Courses – Aviation – Non-Aviation

EXAMPLES of Courses Provided (but not limited to)

• Aviation Physiology
• Spatial Disorientation
• Stress (external and self-imposed) and Aeronautical Decision Making
• Hypoxia/Hyperventilation
• Myalgia (back/neck pain)
• Energy Drinks and Supplements
• Hearing Loss Mitigation
• Fatigue/Sleep Deprivation
• Aeromedical Aspects of Accident Investigation
• Age
• Human Factors in Aviation and Accident Investigation
• Laser Strike Protection
• Respiratory and Circulatory Issues of Flight
• Water Survival
• Staying Fit to Fly
• Aviation LIfe Support Equipment (ALSE)
• Pressure Equalization Difficulties
• Decompression Sickness
• Extreme Temperatures
• Advanced Technology-Induced Motion Sickness
• Medical Aspects of Accident Investigation
• Crew Resource Management (CRM)/Air Medical Resource Management (AMRM)

By request of customers, Delta P has put together groupings of physiology and human factors courses to target specific issues. Some examples follow, but customized programs can be developed.

Inadvertent IMC – 1 Day

This module is to explain what happens to the pilot if he/she runs into a situation where all visual cues are eliminated. Inadvertent IMC encounters are some of the most demanding, disorienting, and dangerous conditions a pilot can experience. These encounters result in the highest percentage of death from helicopter accidents.


Keeping Crew Flying – 1.5 Days

This module discusses those areas that effect every day operations in a flight crew member’s life. We discuss what the problem areas are and how to mitigate them.


Crew Resource Management – 1 Day

This course teaches Crew Resource Management (CRM). CRM is a set of training procedures for use in environments where human error can have devastating effects. Used primarily for improving air safety, CRM focuses on interpersonal communication, leadership, assertiveness, mission analysis, flexibility, decision making, and finish up with fatigue. During the course we will discuss a number of accidents and related the breakdown in CRM.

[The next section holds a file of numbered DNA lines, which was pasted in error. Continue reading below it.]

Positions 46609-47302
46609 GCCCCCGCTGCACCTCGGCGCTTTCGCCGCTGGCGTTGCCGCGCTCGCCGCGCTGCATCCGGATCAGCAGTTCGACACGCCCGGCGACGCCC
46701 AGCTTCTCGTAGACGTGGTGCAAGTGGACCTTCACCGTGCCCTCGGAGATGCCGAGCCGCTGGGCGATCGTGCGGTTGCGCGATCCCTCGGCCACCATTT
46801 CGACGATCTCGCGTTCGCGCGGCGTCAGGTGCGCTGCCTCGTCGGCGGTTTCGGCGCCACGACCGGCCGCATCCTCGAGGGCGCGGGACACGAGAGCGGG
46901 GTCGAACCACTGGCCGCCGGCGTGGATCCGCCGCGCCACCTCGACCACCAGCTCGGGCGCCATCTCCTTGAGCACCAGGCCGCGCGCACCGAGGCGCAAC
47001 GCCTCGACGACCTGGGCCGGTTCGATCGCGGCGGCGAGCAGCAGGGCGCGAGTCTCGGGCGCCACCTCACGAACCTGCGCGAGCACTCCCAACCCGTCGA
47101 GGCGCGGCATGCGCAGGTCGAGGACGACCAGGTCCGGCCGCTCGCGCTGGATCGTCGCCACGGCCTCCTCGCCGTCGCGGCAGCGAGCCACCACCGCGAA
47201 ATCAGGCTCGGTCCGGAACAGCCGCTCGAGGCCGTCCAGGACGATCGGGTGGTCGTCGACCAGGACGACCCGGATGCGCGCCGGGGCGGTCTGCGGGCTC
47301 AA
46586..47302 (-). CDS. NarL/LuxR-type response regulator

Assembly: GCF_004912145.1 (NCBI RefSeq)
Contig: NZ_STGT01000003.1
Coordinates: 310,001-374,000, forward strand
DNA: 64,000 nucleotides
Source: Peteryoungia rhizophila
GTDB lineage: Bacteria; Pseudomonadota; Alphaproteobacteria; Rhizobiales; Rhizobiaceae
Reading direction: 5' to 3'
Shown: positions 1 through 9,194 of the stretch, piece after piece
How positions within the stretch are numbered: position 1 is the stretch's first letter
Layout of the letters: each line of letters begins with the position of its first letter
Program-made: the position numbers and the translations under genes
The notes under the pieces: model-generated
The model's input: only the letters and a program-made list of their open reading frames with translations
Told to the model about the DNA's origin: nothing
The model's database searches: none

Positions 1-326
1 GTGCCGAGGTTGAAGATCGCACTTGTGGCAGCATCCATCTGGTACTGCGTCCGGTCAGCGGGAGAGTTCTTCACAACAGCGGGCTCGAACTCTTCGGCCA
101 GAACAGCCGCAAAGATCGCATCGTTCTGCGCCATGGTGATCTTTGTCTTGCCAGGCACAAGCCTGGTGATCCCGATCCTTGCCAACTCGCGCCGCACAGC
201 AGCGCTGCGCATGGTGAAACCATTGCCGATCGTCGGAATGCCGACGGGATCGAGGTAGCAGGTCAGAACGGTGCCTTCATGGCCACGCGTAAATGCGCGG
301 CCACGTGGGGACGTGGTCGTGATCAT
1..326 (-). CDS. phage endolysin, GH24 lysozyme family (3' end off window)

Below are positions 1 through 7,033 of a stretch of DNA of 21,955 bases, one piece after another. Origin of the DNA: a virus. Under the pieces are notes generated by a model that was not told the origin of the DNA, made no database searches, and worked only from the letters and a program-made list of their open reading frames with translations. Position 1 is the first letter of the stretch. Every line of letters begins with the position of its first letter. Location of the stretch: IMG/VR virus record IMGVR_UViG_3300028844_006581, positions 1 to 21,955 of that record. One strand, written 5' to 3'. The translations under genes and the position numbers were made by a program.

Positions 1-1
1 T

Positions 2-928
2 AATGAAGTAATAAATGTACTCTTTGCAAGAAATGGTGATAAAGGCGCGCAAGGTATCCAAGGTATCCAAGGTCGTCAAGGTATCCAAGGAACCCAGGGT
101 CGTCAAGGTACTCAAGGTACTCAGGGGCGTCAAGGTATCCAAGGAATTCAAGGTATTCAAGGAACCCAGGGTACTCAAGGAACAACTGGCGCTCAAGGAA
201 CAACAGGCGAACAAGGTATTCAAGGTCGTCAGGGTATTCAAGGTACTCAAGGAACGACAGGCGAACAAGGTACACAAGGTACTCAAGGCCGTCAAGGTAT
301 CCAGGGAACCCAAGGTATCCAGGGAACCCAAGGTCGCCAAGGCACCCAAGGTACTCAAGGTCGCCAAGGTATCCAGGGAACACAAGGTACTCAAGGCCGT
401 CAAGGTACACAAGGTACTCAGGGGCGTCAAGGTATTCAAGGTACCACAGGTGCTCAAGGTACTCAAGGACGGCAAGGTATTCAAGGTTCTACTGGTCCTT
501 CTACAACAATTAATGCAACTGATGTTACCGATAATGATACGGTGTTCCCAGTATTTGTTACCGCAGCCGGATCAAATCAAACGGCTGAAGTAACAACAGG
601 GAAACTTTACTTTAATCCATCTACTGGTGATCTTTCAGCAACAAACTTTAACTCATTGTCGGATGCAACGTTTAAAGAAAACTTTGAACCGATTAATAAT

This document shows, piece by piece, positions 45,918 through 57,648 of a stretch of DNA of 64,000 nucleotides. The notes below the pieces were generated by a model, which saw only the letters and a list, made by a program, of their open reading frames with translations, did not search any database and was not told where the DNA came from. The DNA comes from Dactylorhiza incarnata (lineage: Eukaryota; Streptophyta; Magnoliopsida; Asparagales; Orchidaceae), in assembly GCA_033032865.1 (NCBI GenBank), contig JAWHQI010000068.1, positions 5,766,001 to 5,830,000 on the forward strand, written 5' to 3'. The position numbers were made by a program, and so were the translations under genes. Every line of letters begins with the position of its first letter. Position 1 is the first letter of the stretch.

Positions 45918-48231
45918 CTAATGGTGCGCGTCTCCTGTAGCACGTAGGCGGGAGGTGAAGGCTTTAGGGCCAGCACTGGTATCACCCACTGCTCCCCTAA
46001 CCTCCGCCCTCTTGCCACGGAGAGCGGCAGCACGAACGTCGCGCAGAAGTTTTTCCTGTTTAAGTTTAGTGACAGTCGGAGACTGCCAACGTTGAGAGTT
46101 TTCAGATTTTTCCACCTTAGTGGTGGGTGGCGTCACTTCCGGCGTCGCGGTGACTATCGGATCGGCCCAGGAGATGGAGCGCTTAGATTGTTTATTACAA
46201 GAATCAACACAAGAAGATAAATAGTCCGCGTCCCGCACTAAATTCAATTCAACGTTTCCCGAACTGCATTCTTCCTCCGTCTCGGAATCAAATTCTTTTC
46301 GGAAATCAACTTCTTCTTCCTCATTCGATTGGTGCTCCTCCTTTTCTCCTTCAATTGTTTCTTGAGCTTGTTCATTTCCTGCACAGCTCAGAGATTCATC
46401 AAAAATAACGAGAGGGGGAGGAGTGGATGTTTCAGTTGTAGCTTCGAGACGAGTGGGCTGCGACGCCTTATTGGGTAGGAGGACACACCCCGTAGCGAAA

Aviation Physiology – 2 Days

Aerospace physiology is the study of the changes in physiological parameters associated with the aerospace environment. The physical challenges associated with aviation include acceleration, spatial disorientation, nervous system changes, hypoxia, and many more. Finally we will also incorporate practical aspects of human factors into mission preparation to ensure that aviators are aware of the impact of issues like fatigue, stress, nutrition, and circadian rhythms.


Application of Human Factors/Human Performance for Aircraft Mishap Prevention – 3 Days

The term “human factors” has grown increasingly popular as the aviation world has realized that human error, rather than mechanical failure, underlies most aviation accidents and incidents. If interpreted narrowly, human factors is often considered synonymous with crew resource management (CRM) or maintenance resource management (MRM). However, it is much broader in both its knowledge base and scope. In aviation, human factors is dedicated to better understanding how humans can most safely and efficiently be integrated with the technology and operations, and how all of this can prevent mishaps. This course will cover those topics relevant to operations including Human Factors, Human Error, Spatial Disorientation, Situational Awareness, Stress, Decision,  and more.


Becoming a Crew Member – 2.5 Days

This module creates the foundation from which an individual becomes a functioning crew member.


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